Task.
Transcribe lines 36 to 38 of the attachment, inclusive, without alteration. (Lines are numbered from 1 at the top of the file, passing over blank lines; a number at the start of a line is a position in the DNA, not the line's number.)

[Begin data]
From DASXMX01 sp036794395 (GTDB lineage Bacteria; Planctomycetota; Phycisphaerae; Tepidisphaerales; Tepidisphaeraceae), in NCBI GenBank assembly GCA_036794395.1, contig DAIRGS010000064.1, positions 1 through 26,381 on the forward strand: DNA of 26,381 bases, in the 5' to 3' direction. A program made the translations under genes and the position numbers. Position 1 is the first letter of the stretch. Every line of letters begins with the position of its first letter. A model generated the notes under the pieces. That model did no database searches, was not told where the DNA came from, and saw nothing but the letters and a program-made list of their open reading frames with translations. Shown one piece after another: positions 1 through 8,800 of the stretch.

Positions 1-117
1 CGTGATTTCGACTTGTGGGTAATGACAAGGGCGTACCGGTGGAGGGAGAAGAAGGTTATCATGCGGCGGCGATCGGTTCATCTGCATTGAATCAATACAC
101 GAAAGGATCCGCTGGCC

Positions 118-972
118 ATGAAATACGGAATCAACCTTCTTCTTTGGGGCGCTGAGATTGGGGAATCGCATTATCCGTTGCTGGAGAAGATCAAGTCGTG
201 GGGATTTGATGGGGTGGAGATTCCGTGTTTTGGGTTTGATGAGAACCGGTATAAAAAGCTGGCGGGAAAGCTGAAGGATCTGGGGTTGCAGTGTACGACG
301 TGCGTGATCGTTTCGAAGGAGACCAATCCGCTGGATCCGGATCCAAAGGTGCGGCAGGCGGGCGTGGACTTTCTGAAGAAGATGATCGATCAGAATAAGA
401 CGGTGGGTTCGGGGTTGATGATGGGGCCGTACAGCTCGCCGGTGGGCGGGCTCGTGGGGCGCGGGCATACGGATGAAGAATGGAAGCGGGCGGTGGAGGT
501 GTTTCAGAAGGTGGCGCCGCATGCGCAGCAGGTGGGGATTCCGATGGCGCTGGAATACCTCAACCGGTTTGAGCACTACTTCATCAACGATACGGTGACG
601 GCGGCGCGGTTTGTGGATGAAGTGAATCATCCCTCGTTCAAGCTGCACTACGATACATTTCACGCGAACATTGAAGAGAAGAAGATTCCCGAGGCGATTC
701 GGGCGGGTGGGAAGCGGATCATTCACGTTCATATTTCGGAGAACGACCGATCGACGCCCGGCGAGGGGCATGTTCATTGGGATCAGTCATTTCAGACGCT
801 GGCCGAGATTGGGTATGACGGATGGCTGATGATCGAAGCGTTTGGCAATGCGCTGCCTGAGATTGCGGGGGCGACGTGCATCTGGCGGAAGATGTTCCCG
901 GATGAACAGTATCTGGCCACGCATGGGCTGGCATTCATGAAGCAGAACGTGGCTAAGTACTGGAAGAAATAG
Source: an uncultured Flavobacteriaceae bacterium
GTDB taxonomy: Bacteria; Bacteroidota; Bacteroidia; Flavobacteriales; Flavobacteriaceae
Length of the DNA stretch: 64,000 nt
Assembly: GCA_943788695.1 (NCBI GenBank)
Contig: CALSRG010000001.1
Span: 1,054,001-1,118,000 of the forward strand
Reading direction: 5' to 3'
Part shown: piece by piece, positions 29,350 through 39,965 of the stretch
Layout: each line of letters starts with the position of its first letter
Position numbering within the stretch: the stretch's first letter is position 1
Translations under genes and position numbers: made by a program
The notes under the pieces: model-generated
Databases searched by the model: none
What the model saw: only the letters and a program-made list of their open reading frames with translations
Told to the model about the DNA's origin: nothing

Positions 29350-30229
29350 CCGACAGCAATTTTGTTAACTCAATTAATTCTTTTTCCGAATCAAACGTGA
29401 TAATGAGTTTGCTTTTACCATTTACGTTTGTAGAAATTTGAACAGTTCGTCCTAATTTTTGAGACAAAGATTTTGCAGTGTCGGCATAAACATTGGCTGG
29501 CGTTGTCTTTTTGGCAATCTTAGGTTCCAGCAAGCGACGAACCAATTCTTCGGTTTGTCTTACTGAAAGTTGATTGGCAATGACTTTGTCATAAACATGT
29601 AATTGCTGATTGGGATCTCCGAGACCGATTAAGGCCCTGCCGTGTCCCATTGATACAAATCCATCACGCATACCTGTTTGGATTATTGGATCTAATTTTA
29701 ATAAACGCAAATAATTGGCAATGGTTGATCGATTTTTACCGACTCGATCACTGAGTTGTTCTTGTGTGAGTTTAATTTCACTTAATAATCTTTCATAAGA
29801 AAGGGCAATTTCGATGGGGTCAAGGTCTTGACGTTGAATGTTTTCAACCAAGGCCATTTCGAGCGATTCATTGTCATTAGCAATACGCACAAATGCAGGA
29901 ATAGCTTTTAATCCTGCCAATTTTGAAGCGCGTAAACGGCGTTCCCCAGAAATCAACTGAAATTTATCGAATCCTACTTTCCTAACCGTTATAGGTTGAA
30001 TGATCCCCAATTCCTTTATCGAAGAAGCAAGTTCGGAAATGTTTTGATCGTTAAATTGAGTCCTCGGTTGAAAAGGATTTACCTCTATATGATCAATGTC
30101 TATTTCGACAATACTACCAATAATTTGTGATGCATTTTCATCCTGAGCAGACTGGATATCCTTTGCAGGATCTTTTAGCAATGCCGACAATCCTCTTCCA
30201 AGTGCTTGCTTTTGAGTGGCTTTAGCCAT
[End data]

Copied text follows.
29801 AAGGGCAATTTCGATGGGGTCAAGGTCTTGACGTTGAATGTTTTCAACCAAGGCCATTTCGAGCGATTCATTGTCATTAGCAATACGCACAAATGCAGGA
29901 ATAGCTTTTAATCCTGCCAATTTTGAAGCGCGTAAACGGCGTTCCCCAGAAATCAACTGAAATTTATCGAATCCTACTTTCCTAACCGTTATAGGTTGAA
30001 TGATCCCCAATTCCTTTATCGAAGAAGCAAGTTCGGAAATGTTTTGATCGTTAAATTGAGTCCTCGGTTGAAAAGGATTTACCTCTATATGATCAATGTC